This caving experience was one for the ages, a great mix of adventure and culture that made us feel like Indiana Jones exploring long lost treasures. The ATM cave was used by the Mayans as late as 1,500 years ago to sacrifice humans to appease the underworld gods. Much to our disappointment, we weren’t able to bring a camera into the ATM cave. Unfortunately, one tourist ruined all the fun for everyone a few years ago when he or she dropped their camera smack dab in the middle of one of the skulls and left a gapping hole several itches long. Even though we have none of our own pictures to show for our cave adventure, Brian and I both agreed that it was one of the neatest things we’ve done during our travels! The company we went with, Mayawalk Tours, did send us a few pictures that they took before cameras were banned so we’ve included those below to give you some sort of visual. It was a very different experience than the Konglor Cave we visited in Laos.

The cave itself is enormous. We spent 4 hours exploring the cave which just goes to show how big it is! We swam, crawled and climbed in the cave with only our headlamps to lead our way!

Where all the fun began...

Where all the fun began…

It’s thought that the Mayans did not live in the caves for an extended period of time but instead they lived there for a few days while they were making their human sacrificial offerings to the gods (the rain god in particular). Apparently, the Mayans went into this cave once every twenty years.

Periodically throughout the cave, we found calcium carbonate formations on the cave walls which sparkled like diamonds - pretty incredible!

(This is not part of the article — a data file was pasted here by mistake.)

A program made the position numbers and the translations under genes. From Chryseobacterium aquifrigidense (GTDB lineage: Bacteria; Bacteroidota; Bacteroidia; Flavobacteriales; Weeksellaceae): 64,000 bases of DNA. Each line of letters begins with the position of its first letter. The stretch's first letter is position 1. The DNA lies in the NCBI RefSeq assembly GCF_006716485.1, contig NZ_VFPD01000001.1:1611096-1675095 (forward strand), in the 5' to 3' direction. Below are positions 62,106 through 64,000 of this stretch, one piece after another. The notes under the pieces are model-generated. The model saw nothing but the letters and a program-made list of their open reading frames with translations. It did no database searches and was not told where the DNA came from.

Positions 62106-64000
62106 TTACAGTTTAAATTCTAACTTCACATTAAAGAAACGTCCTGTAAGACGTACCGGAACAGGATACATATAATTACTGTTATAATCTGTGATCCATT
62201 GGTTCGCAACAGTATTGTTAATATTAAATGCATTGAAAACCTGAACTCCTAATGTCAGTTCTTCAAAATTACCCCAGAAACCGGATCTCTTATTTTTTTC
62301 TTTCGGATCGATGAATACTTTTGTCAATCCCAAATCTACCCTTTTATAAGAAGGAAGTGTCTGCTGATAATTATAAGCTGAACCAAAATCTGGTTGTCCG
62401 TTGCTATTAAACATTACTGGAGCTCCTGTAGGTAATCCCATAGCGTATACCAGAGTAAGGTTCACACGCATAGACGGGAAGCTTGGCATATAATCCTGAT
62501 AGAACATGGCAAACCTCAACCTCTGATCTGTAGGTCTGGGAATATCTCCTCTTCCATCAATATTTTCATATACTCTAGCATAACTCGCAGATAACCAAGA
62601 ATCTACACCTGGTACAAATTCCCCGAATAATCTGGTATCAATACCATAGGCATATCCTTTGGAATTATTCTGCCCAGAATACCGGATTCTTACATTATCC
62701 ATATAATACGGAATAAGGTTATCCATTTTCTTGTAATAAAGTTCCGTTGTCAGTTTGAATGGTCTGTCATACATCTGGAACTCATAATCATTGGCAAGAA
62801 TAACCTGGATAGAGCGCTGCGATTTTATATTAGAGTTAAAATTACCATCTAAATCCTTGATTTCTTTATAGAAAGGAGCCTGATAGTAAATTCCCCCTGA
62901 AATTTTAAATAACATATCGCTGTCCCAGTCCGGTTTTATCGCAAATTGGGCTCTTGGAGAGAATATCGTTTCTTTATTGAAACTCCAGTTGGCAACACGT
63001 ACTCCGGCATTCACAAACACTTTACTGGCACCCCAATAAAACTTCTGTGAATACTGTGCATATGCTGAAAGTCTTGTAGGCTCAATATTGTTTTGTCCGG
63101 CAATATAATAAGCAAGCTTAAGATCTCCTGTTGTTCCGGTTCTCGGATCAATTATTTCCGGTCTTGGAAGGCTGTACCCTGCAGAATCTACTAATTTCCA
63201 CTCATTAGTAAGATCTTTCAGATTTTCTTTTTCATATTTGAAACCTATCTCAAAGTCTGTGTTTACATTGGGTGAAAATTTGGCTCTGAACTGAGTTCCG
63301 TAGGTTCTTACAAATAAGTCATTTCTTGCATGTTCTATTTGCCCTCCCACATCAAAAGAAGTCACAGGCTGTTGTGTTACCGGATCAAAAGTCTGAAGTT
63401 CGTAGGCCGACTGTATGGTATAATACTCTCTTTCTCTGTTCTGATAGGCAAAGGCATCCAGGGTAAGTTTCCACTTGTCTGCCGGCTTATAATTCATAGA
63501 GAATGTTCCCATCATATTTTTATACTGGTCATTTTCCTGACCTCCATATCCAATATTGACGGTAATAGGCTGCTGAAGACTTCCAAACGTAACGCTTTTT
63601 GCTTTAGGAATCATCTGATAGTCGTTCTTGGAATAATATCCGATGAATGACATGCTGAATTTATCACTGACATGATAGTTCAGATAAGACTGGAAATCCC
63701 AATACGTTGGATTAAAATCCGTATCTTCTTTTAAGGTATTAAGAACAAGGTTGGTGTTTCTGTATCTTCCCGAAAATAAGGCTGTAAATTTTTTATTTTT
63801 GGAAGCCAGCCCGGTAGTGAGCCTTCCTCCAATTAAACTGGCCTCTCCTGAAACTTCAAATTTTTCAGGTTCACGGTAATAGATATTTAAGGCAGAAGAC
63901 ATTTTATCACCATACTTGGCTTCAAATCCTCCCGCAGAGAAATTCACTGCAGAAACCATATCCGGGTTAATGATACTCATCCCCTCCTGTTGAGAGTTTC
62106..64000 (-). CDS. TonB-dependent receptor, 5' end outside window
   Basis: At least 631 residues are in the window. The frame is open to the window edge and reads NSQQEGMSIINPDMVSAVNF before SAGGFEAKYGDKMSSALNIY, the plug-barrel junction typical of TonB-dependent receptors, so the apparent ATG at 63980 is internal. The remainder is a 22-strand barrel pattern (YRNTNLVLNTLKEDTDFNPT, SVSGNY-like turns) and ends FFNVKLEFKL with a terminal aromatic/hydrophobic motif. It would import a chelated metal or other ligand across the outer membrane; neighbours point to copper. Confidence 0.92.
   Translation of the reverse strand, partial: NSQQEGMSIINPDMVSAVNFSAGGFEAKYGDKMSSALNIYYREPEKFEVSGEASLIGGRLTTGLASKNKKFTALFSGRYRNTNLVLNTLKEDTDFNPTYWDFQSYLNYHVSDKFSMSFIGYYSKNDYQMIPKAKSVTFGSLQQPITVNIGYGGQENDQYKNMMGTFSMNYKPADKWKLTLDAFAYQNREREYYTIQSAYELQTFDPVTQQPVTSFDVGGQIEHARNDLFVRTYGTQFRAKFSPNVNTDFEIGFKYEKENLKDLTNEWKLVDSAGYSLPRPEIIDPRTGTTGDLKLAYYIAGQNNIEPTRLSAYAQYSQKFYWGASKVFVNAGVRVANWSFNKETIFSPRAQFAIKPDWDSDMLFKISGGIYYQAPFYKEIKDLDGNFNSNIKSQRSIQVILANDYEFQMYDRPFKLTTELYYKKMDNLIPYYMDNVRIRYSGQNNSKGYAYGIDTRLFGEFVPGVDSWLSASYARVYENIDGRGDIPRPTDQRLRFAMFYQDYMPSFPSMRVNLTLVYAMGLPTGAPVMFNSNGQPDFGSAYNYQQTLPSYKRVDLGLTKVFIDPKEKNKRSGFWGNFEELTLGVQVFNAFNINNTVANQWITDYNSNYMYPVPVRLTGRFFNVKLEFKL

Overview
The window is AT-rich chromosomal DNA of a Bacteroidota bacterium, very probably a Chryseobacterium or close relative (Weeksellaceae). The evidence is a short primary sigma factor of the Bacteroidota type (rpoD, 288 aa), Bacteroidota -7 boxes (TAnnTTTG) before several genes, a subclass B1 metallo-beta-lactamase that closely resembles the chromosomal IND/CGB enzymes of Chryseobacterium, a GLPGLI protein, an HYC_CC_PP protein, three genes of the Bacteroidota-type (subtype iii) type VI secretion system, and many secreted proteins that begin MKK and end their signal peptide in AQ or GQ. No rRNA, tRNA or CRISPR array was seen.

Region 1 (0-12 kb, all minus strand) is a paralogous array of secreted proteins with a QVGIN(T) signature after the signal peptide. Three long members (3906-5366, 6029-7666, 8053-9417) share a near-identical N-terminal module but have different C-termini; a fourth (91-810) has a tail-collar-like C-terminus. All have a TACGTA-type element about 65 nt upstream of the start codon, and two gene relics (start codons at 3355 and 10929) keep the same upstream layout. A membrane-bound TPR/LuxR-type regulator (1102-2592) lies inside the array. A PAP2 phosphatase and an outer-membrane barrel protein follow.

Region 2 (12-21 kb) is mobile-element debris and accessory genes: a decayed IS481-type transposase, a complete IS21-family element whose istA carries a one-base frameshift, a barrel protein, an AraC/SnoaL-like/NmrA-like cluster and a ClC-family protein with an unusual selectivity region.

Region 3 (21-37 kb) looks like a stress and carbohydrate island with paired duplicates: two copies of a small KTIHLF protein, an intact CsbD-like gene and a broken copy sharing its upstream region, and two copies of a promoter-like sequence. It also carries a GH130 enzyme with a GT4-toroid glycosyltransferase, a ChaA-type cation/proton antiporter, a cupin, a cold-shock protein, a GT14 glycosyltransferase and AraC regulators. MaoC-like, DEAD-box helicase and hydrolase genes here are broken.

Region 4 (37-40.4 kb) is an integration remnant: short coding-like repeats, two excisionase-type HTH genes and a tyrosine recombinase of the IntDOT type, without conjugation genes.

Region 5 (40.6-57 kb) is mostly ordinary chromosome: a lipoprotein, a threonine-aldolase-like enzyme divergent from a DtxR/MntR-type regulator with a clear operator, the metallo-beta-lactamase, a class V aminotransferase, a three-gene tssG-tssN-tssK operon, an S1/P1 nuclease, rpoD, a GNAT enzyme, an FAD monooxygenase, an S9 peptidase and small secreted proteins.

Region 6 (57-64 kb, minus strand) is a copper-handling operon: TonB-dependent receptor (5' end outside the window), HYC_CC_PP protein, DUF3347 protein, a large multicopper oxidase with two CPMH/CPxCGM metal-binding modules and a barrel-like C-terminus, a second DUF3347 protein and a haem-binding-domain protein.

Periodically throughout the cave, we found calcium carbonate formations on the cave walls which sparkled like diamonds – pretty incredible!

The Mayans would get high on drugs or hallucinogens while sacrificing in order to have an “out of body” experience. The methods they were thought to use to kill those being sacrificed are pretty brutal so no need to go into any more detail.  Fourteen bodies have been found in the cave and six of them are infant remains, two of them are adolescents and the rest are adults. Our guide explained that the Mayans believed that the gods preferred children which is a bit disturbing from an outsider’s perspective. On a lighter note, we also saw a bunch of pottery that they used to cook and make food while they were occupying the cave.

cave

The "Crystal Maiden"

The “Crystal Maiden”

Between learning all this fascinating and eerie information about the Mayan beliefs as well as their traditions along with all the adventure that comes with swimming and climbing through a cave (and in all likelihood probably taking a similar path that the Mayans took over a thousand years ago), we were so happy that we made the decision to go to the ATM cave because this is NOT your average cave experience! What’s even crazier to think about is that this is just one of dozens of cave systems in the area once used by the Mayans (the others are for archaeologists only!). We had an incredible time and we highly recommend it to anyone visiting Belize!

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2 thoughts on “San Ignacio: Throwbacks to Ancient Mayans and Ancient Schoolbuses

  1. Pingback: How to Explore the Natural Waterparks of Semuc Champey | Beaches & Backpacks

  2. Pingback: Best Pictures From Tikal | Beaches & Backpacks